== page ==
It is hard to pin what regret I have on only one event or one phenomenon. There are little things over the years that I can now see it would have been better to do a different way, or to have made a different decision. But I am lucky enough to have no major regrets, and I don’t let the little ones hold me back. I’m always trying to do better.
What have you enjoyed most during your career in the legal profession?
Political law also offers unique opportunities to see the effects of one’s practice on broader society given the nature of the groups and individuals we represent. That has been really rewarding.
And enjoyed least?
As my career progresses, I find myself in more management and supervisory roles. Most of the time I don’t mind it, but there are days when I barely feel like a real lawyer.
What law would you change, abolish or create?
I would enact universal voter registration and otherwise modernize our voting laws.
How has the practice of representing public officials, parties and organizations evolved over the years?
The field of political law has grown dramatically in size since I started, and has changed dramatically. What was once a side-practice for a handful of lawyers is not a fully-fledged specialty. We now deal with so many more issues than just campaign finance. We need to advise on intellectual property, business law, leases, employment law, and litigation — to name a few areas. As campaigns grow in size so do their legal needs.
Who is your legal hero?
I have a deep and abiding respect for my mentor and fellow Partner at Perkins Coie, Bob Bauer, who literally invented this area of the law.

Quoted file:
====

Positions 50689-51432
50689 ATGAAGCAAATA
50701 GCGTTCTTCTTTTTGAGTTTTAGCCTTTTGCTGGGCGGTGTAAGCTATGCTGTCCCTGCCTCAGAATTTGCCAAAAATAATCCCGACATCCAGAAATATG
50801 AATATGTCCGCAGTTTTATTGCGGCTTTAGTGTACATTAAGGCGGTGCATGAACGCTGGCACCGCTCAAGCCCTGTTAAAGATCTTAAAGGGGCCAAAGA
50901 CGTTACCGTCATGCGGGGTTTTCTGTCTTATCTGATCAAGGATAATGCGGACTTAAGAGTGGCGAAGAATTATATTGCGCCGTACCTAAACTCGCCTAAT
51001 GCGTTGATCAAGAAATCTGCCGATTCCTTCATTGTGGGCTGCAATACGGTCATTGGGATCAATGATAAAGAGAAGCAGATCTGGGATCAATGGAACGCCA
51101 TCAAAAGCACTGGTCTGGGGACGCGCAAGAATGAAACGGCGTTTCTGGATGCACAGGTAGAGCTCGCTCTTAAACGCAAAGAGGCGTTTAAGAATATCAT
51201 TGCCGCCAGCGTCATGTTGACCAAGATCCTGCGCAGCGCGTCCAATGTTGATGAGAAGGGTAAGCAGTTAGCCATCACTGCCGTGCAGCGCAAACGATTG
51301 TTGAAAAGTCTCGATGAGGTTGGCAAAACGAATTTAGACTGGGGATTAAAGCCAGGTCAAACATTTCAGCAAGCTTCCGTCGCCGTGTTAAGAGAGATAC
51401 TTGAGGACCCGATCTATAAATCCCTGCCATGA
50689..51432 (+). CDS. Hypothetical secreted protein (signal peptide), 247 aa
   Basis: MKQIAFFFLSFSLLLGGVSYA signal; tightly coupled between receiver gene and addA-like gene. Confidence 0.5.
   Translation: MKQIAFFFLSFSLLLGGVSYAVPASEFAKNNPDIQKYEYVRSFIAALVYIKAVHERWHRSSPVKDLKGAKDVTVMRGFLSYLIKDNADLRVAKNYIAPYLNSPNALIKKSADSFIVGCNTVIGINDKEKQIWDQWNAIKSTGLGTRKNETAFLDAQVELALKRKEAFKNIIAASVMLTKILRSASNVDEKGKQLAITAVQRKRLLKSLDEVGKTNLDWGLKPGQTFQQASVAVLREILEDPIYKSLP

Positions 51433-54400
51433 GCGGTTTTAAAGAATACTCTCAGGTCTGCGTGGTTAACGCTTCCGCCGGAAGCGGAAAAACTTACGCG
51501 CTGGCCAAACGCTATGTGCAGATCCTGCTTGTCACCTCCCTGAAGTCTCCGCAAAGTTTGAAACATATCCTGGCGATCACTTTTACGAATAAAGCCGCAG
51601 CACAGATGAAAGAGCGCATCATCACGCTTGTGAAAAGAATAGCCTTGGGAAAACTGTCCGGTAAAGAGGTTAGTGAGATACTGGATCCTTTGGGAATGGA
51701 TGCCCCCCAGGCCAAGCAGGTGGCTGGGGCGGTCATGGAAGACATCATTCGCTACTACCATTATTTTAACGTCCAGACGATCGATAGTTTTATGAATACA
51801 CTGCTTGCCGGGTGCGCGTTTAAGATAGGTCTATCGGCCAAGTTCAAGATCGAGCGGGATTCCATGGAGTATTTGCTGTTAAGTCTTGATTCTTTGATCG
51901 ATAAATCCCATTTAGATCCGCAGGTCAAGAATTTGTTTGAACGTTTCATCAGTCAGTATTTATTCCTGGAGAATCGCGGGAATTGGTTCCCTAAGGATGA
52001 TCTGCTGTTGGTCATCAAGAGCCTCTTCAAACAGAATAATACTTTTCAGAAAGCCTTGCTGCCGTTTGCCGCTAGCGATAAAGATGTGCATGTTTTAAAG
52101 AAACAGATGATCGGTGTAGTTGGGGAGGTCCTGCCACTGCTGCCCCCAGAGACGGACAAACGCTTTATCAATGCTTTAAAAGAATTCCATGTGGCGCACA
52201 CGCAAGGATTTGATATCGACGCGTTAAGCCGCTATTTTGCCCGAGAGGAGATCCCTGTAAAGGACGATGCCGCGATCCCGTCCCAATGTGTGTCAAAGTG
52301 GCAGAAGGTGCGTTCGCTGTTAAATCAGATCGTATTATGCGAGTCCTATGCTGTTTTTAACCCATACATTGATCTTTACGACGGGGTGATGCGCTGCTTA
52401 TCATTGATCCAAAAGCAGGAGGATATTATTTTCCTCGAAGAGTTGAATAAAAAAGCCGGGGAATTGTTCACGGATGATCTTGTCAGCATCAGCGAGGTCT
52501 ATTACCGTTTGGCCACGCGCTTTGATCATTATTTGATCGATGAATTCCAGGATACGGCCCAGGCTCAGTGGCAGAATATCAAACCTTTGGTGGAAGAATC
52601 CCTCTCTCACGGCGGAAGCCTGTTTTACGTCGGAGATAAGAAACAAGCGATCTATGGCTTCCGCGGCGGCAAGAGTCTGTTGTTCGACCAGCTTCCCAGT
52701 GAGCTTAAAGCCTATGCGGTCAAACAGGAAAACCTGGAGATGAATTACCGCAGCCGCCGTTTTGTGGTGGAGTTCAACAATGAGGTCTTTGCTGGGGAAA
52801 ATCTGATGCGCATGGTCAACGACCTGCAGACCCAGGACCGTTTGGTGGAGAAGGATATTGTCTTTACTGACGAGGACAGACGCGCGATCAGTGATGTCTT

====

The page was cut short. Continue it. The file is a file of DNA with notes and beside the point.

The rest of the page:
What career would you have in your second life?
Before attending law school, I had planned to become a professor of political science. I have a Master’s degree in political science that I got concurrently with my JD, and I still teach occasionally. In another life, that’s probably what I would have done.
"Make sure to take the hard classes in law school that build skills and a useful knowledge base."
What slogan would you like to be remembered by?
Al Franken said I was very funny. (What more could you want!)
What advice would you give to students trying to enter the legal profession today?
There is no magical advice. Go to a good law school, do well and have outside interests that make you stand out.
And secondly, to those who hope to ultimately get into political law?
Experience working on or with campaigns, party committees, or other organizations directly involved in the political process is helpful. It provides a perspective on the context of our work that you cannot get merely by reading about it. Many of our most successful associates and partners worked on campaigns before coming to work for Perkins. Aside from that, make sure to take the hard classes in law school that build skills and a useful knowledge base, even in your third year. And, of course, keep your grades up.
Finally, is there anything you'd like to highlight from the presidential campaign that you've found particularly challenging/enjoyable/interesting?
Representing a presidential campaign is like sprinting a marathon. It is, by its very nature, challenging, and enjoyable, and interesting all at once. Secretly Clinton’s campaign is a great client. The team is smart and dedicated and the candidate is someone who inspires us all. It's a lot of work, but it's really rewarding.